Question about Toshiba Portege 4010 Notebook

2 Answers

How to Enter BIOS

I need to reset BIOS of my Toshiba Portege 3280CT to autoboot from an CDROM (not SCSI). The CD is active and mounts/umounts well but I can't install a new version of Ubuntu. I did at one time have an answer to this question, but I've lost it. Can you help?

Thanks much

Margaret Wendall
mwendall@gmail.com

Posted by on

2 Answers

Thanks for this suggestion, but I need to enter the BIOS to change the CDROM setting. I found a possible answer at another URL that says to press ESC and then F1 after powering up. It sounds like what I tried before (a long time ago) and I'll post whether this works or not.

And, yes, I do have a backup of all my data, but I bought the laptop used and it didn't come with any Toshiba disks or CDs.

cleopanther

Posted on Feb 19, 2008

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Setup is always F2 on startup..that should get you there, methinks.

got backup for that Toshiba?

Posted on Feb 19, 2008

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1 Answer

Is it possible to access the whole C drive when using Ubuntu?


What Can Be Mounted

The most common thing to be mounted is a hard drive partition. Hard drives are kept in /dev and have different names depending on what type of drive they are. IDE/ATA drives are labelled as /dev/hda, /dev/hdb, /dev/hdc and /dev/hdd (since a PC's IDE interfaces can only handle 4 devices at a time). Note that these can be devices such as IDE/ATA CDROMS, Compact Flash to IDE converters, and some special floppy drives (although they tend to appear mainly in laptops). For SCSI devices the labels are /dev/sda, /dev/sdb, /dev/sdc, /dev/sdd, /dev/sde, /dev/sdf, /dev/sdg, /dev/sdh and /dev/sdi (since a SCSI chain can contain up to nine devices). Other types of drive, such as USB, SATA, etc. are mapped to these SCSI devices by Linux. Therefore SATA and USB drives are labelled as /dev/sdX where X is a letter, starting at "a".

Since these are literally the devices you can issue a command such as:
sudo eject /dev/hdc

If /dev/hdc is a CD drive then it will eject.

In the case of hard drives, there is another abstraction. A hard drive (and many devices such as USB "sticks" which act like hard drives) can be partitioned to allow many filesystems to be stored on them. This means that the filesystems themselves are accessible via the partition labels, such as /dev/hda1 (the first partition on /dev/hda). This means that we finally know about something we can mount, a partition, since it contains a filesystem.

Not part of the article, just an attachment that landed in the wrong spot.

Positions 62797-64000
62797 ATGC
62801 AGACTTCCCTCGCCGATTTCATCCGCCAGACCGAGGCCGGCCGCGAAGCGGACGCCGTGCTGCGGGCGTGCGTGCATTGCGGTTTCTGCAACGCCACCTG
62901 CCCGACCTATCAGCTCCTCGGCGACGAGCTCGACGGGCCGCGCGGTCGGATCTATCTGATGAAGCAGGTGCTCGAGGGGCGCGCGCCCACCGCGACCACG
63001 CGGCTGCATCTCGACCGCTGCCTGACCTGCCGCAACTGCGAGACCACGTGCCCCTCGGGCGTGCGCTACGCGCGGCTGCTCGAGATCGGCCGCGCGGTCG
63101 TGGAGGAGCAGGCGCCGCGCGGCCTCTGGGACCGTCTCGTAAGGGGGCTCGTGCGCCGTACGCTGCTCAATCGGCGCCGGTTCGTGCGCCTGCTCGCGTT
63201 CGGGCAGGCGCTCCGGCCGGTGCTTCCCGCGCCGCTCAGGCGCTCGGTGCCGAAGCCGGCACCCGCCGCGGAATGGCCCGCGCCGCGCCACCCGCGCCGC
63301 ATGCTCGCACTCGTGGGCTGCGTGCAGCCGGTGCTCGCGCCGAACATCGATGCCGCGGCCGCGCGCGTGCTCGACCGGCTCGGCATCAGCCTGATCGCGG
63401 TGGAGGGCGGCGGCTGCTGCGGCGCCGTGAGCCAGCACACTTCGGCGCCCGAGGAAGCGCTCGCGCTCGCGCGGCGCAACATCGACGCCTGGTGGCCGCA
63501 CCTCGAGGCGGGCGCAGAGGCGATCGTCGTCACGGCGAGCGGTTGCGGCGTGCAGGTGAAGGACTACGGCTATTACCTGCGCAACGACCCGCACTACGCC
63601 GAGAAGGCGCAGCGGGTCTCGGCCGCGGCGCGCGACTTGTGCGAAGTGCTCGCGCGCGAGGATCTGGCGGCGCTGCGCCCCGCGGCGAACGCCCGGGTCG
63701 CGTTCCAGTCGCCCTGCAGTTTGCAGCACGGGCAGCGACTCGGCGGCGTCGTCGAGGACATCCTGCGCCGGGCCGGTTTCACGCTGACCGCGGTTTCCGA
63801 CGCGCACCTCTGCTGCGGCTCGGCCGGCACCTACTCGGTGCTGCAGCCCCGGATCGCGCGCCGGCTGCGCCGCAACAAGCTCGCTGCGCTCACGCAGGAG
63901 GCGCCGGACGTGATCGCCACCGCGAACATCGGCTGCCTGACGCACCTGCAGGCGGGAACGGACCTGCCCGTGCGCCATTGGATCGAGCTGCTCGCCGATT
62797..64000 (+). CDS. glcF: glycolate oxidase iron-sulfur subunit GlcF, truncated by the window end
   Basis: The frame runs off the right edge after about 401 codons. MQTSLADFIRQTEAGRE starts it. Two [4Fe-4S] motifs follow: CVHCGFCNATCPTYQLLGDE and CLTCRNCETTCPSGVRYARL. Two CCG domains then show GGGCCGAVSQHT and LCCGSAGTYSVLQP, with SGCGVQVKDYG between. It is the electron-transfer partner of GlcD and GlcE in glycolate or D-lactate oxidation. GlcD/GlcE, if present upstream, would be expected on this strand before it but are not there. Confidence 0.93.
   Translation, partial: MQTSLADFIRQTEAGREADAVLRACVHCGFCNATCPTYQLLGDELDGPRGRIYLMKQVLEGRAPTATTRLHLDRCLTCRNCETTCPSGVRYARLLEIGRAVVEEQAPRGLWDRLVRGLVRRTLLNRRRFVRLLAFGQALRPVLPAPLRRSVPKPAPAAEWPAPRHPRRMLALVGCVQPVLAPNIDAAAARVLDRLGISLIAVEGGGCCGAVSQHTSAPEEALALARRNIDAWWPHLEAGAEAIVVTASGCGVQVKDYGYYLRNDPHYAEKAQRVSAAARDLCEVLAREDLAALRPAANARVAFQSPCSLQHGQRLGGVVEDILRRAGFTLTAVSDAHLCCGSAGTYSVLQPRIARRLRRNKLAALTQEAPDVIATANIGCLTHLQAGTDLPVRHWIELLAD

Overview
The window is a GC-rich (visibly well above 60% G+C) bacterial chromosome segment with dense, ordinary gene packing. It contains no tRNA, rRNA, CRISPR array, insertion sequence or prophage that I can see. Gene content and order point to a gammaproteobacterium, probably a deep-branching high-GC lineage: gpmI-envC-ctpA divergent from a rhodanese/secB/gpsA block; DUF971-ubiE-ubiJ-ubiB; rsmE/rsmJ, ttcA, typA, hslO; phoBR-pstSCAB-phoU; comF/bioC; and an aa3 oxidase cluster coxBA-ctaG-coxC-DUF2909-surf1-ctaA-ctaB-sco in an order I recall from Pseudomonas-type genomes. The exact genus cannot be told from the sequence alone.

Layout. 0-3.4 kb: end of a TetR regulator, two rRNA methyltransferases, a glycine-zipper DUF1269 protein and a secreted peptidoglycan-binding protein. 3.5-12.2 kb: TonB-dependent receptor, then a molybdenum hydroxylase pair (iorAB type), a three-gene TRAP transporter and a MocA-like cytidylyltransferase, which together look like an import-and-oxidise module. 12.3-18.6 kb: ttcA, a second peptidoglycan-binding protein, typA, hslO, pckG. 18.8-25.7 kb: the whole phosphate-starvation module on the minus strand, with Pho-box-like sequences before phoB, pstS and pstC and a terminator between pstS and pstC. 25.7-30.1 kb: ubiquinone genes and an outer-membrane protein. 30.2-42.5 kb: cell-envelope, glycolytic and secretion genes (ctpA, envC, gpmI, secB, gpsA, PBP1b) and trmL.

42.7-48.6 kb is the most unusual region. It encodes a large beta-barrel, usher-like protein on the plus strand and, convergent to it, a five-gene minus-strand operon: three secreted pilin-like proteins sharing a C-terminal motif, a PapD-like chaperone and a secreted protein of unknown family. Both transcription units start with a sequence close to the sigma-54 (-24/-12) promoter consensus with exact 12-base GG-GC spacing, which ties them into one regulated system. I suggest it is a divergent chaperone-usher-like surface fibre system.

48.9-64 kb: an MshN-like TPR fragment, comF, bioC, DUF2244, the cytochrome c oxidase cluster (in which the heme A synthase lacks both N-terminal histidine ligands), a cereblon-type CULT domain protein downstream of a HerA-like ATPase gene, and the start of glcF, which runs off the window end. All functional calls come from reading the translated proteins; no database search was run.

Another physical filesystem which can be mounted is the ISO9660 filesystem used on CDROMs. Since there is only ever one CD in a CD drive there is no point creating /dev/hdc1 (where /dev/hdc is a CDROM drive) since there is only one filesystem on it. That means that you can mount CD drive devices explicitly, so if /dev/hdc is a CDROM drive then it is possible to mount /dev/hdc if there is a disc in it.

Floppy disks only contain one filesystem, and are labeled as /dev/fd0 for the first drive, /dev/fd1 for the second drive, etc. So now we know three things which can be mounted.

Devices like USB sticks are treated like hard drives (so /dev/sda1, for example, may contain a filesystem) and so are iPods (although I think the main data on an iPod is stored on the second partition)

Mounting is not restricted to physical devices. If you have a filesystem "image" (which IS a filesystem, whether an exact copy of an existing filesystem, or a filesystem created specifically for that file) then you can mount that through the use of a fake device called the "loopback device"


How To Mount/Unmount Filesystems


Unmounting

Firstly I will tell you how to unmount any filesystem you mount after trying these commands. Unmounting is done through the "umount" command, which can be given a device or a mount point so:
sudo umount /mnt
sudo umount /dev/hda1

Would both unmount the filesystem on /dev/hda1 if it is mounted on /mnt.

Remember that a filesystem cannot be in use when it is unmounted, otherwise umount will give an error. If you know it is safe to unmount a filesystem you can use:
sudo umount -l /mountpoint

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1 Answer

I need a user/operaing manual for a Pioneer PD F19 CD Player


yes

What Can Be Mounted